It’s been over three years since we were employed and it’s been only fairly recently that like the Grinch That Stole Christmas that our hearts (grateful & humble) grow large.

    So pay yourself first!!! Cheers.

    PS Latte addict? Check out Mr Coffee expresso machine and a good bean.

  11. K.C. says

    Having a long-term goal helped us prevent lifestyle inflation. When our income went up, we saved the extra money. We wanted to achieve our goal as soon as possible. We made it a point to save as much as we could whenever we had the opportunity because we didn’t know when the next opportunity might come around.

    We found a comfort zone for our standard of living and basically have stayed there for the last twenty-five years. Our relationship and family are what make us happy. Time is the key variable for us, not money.

  12. Kate Horrell says

    I want to print this out and plaster it all over town. Maybe I could include it in my Christmas cards? Oh, and I absolutely need a teensy copy in my wallet. I think back to our early married years and we survived just fine on less than 1/4 of what we make now. We bought a house and I didn’t count pennies at the grocery store. We also wore clothes until they evaporated (especially shoes) and budgeted with true enthusiasm.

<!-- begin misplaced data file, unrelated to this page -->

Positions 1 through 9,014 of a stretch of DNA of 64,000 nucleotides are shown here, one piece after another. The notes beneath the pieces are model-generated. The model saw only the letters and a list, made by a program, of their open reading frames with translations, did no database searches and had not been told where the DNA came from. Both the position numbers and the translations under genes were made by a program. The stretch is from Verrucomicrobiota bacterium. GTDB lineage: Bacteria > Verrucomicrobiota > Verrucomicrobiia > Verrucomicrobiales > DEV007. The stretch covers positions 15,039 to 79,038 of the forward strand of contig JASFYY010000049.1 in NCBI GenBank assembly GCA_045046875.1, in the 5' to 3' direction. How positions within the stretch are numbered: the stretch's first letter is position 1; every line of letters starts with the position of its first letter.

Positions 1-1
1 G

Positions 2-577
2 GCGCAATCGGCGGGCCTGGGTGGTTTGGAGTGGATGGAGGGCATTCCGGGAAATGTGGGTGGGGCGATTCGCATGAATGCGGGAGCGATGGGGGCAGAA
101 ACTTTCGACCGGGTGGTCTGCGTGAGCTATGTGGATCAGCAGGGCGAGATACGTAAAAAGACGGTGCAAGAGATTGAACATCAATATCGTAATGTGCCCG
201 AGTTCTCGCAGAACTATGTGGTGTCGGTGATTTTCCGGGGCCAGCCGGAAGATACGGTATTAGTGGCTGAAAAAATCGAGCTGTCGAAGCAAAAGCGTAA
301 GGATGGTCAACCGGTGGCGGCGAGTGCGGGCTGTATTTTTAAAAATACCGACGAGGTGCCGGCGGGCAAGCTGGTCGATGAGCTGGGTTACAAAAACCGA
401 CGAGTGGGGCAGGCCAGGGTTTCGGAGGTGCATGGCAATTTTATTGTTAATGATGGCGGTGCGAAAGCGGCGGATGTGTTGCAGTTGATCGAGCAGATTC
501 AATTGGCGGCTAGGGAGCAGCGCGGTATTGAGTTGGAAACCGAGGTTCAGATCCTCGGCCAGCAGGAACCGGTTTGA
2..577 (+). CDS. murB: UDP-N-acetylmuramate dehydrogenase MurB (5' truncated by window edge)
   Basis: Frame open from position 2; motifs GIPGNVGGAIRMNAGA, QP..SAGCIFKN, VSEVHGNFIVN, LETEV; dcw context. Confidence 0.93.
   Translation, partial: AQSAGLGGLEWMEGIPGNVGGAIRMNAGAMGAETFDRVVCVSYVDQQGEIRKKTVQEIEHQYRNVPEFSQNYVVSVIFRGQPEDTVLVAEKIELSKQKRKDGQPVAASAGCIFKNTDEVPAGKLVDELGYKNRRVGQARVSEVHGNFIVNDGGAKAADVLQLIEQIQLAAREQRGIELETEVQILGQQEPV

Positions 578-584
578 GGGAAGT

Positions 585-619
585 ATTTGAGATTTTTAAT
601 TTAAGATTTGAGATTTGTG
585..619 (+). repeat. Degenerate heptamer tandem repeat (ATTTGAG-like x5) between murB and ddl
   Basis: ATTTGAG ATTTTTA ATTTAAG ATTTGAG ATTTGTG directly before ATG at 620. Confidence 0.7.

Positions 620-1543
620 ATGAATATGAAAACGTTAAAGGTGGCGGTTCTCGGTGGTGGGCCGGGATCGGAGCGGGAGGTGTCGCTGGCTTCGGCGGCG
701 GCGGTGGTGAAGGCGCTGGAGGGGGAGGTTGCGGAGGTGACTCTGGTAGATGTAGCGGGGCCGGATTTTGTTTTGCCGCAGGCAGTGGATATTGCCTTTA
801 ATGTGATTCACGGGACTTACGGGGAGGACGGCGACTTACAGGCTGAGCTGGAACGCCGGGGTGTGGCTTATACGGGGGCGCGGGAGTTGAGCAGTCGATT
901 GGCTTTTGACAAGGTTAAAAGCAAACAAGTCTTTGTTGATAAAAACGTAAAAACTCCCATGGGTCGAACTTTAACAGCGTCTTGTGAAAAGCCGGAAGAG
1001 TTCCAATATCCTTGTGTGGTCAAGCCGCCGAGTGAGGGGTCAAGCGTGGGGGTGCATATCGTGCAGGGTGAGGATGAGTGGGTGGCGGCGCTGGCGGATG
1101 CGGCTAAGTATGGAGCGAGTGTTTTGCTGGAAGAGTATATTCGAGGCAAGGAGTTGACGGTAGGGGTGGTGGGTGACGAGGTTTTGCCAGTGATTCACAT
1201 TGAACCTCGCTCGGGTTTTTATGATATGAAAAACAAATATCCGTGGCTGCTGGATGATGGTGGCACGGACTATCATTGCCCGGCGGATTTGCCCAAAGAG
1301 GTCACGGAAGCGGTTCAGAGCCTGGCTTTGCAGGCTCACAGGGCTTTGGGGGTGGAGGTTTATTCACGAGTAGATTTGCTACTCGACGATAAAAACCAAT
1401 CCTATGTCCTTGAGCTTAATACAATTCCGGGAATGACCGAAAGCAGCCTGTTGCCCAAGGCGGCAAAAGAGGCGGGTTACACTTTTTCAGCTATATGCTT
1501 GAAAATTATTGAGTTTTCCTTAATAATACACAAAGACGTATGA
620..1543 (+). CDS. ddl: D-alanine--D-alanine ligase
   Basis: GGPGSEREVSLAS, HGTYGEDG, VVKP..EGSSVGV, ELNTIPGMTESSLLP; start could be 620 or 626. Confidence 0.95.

While we are still doing fine, we have certainly let our lifestyle creep up as our income has increased. Bigger house, nicer car, and a lot more frivolous spending. Just imagine what we could accomplish if we were as conscientious as we were.

    • Ryan says

      I think it’s all about balance, Kate. You should increase your lifestyle as your income increases, it’s just a matter of how much. Another important factor many people forget is planning for emergencies – you need to increase your emergency funds and adjust your emergency plan as your fixed expenses increase. Otherwise, you are risking a financial disaster!

  13. Joe Plemon says

    Planning in advance is a great tip. Reality is that, throughout life, people incrementally make more money. Having a plan will allow SOME lifestyle improvements while avoiding impulse spending. Something as simple as agreeing (if married) to increase retirement investing by one half of every pay raise is a way to plan in advance.

    The opposite of impulse spending could be hoarding, so your third point of treating yourself should be heeded. Thanks for giving us a balanced perspective.

  14. Dave Richardson says

    Seeing your savings increase helps to remove money anxiety about the current economy downturn. Regular saving gives you peace of mind as you get older and are not as robust.

  15. Sandy says

    Don’t forget the tip of “hide money from yourself”. If it’s sitting there in my checking account I’m tempted to dream up fun uses for it. Best that the money never makes it that far. I’m much better off if it goes directly into a brokerage account or my mortgage balance.